Legal Alerts

California Supreme Court Holds Employees Who Settle & Dismiss Their Individual Claims Do Not Lose Standing to Pursue Claims Under PAGA

Los Angeles, Calif. (March 26, 2020) - In Kim v. Reins International California, Inc. the California Supreme Court held employees do not lose standing to pursue a claim under the Labor Code Private Attorneys General Act of 2004 (PAGA) if they settle and dismiss their individual claims for Labor Code violations. 

Case Background

The plaintiff in Kim sued his former employer in a putative class action claiming he and other training managers had been misclassified. The operative complaint alleged various Labor Code violations, including failure to pay wages and overtime, failure to provide meal and rest breaks, failure to provide accurate wage statements, and waiting time penalties.

The defendant successfully moved to compel arbitration of the plaintiff’s individual claims. While arbitration was pending, the plaintiff accepted the defendant’s §998 statutory offer to compromise, dismissing his individual claims and leaving only his PAGA cause of action. The defendant then moved for summary adjudication to have the PAGA cause of action dismissed on the ground that the plaintiff lacked standing and was no longer an “aggrieved employee” under PAGA. The trial court granted summary adjudication in favor of the defendant, agreeing that the plaintiff was no longer an “aggrieved employee” with standing to pursue the PAGA claims. The appellate court affirmed the decision of the lower court and the California Supreme Court granted review.

The California Supreme Court’s Decision

The California Supreme Court reversed the decision of the appellate court and held the plain language of section 2699(c) makes clear there are only two requirements for a current or former employee to have standing to bring a representative action: (1) the plaintiff must be aggrieved, meaning someone “who was employed by the alleged violator;” and (2) one or more of the alleged Labor Code violations were committed against the plaintiff. The court took an expansive approach to ensure employees can vigorously enforce the Labor Code as the state’s representative in pursing PAGA claims.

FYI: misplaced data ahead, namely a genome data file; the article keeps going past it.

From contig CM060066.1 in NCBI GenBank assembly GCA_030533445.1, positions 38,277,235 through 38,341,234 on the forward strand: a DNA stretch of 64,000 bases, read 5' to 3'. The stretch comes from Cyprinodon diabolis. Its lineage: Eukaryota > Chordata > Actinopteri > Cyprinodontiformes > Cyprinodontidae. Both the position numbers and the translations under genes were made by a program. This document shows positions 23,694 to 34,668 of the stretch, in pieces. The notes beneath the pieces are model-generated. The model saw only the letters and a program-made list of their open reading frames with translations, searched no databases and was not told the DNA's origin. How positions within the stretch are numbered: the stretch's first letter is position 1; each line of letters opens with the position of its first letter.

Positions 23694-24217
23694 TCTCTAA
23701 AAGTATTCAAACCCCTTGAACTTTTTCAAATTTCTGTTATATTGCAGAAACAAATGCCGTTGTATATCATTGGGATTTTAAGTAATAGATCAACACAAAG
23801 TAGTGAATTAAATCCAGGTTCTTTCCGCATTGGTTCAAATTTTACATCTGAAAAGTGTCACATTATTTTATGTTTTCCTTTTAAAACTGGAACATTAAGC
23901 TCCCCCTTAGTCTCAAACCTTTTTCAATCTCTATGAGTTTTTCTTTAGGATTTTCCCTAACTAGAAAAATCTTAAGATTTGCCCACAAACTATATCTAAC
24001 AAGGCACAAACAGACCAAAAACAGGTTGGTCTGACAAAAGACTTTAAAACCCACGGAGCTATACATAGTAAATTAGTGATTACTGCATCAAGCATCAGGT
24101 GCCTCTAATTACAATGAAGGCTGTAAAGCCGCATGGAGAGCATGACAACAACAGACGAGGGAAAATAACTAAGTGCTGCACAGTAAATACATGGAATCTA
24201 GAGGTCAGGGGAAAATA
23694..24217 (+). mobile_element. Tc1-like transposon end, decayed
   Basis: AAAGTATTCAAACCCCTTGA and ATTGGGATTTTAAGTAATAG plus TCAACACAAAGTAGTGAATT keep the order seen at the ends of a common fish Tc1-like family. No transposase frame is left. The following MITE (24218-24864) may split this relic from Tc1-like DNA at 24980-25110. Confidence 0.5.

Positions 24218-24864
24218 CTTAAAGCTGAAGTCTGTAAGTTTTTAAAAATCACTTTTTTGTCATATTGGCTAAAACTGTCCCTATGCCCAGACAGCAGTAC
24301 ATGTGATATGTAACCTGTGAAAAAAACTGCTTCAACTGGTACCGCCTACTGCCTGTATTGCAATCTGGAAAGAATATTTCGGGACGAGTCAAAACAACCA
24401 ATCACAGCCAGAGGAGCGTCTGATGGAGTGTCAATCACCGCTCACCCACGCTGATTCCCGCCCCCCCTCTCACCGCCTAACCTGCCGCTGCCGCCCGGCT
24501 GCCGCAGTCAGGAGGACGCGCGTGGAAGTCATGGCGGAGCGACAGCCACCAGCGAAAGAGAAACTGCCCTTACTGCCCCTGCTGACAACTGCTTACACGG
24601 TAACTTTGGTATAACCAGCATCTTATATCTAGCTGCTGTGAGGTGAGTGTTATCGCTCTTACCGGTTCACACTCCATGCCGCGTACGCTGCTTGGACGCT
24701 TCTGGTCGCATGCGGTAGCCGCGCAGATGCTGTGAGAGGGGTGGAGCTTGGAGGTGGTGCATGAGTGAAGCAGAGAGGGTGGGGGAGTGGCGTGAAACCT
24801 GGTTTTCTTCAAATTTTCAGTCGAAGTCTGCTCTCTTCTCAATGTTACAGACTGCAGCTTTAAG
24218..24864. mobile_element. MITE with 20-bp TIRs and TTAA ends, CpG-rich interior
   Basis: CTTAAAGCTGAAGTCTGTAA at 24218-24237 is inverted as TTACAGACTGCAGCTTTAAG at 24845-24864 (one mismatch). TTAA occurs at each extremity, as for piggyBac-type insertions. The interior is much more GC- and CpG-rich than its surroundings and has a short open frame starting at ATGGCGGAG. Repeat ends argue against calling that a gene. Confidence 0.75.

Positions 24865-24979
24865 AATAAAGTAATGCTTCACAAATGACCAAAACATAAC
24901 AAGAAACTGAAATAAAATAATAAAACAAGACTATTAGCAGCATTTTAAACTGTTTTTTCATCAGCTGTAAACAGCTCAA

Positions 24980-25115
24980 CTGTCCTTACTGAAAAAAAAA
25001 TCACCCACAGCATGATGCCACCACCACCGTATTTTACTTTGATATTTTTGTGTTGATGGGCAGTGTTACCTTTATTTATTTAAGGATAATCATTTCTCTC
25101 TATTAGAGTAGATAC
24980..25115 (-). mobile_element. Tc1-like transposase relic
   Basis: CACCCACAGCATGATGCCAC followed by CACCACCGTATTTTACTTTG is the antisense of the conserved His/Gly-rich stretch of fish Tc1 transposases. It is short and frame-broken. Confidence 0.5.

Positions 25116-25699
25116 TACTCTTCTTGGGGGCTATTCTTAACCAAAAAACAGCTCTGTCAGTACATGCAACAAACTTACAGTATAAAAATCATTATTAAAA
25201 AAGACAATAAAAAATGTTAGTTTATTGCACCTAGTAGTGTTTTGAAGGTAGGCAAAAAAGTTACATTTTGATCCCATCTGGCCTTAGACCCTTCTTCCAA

Relying upon the language of the statute, the statutory purpose supporting PAGA claims, and the overall statutory scheme, the Court reasoned that standing under PAGA relies on an employee suffering a violation, not an injury. Thus, the remedy for a Labor Code violation through settlement is different than the violation itself. The Court also noted that civil penalties available under PAGA have a different purpose from damages. Damages are intended to be compensatory and to make one whole, while civil penalties are intended to punish the wrongdoer and deter future conduct. 

The Court further reasoned that a PAGA claim, although representative in nature, is different from a class action. The plaintiffs act only as the state’s representative or proxy; there is no individual component to a PAGA claim. In the Court’s view, the employer’s standing interpretation would allow employers “to avoid paying any penalties to the state simply by settling with individual employees,” who would then be precluded from receiving a share of penalties. 

Impact on Employers

The Court’s decision will have a major impact on how employers elect to settle claims with employees. Now, an employer’s individual settlement with an employee may not bring finality to the claim, as the same employee may either continue to pursue or thereafter bring a PAGA representative action against the employer.

In the wage and hour sector, this means employees may now argue that even if an employer pays premiums for failure to provide meal or rest periods, an employee may still pursue PAGA penalties for the underlying failure to provide meal or rest periods. Employers will need to develop litigation and settlement strategies that take into consideration the effects of this decision, and continue to take proactive measures to ensure compliant employment policies and practices.

For more information on these amendments, contact the author of this alert. You can also visit our Labor & Employment Practice page to find additional alerts in this area.


Ashley N. Batiste, Associate


Ashleigh Reif Kasper, Partner

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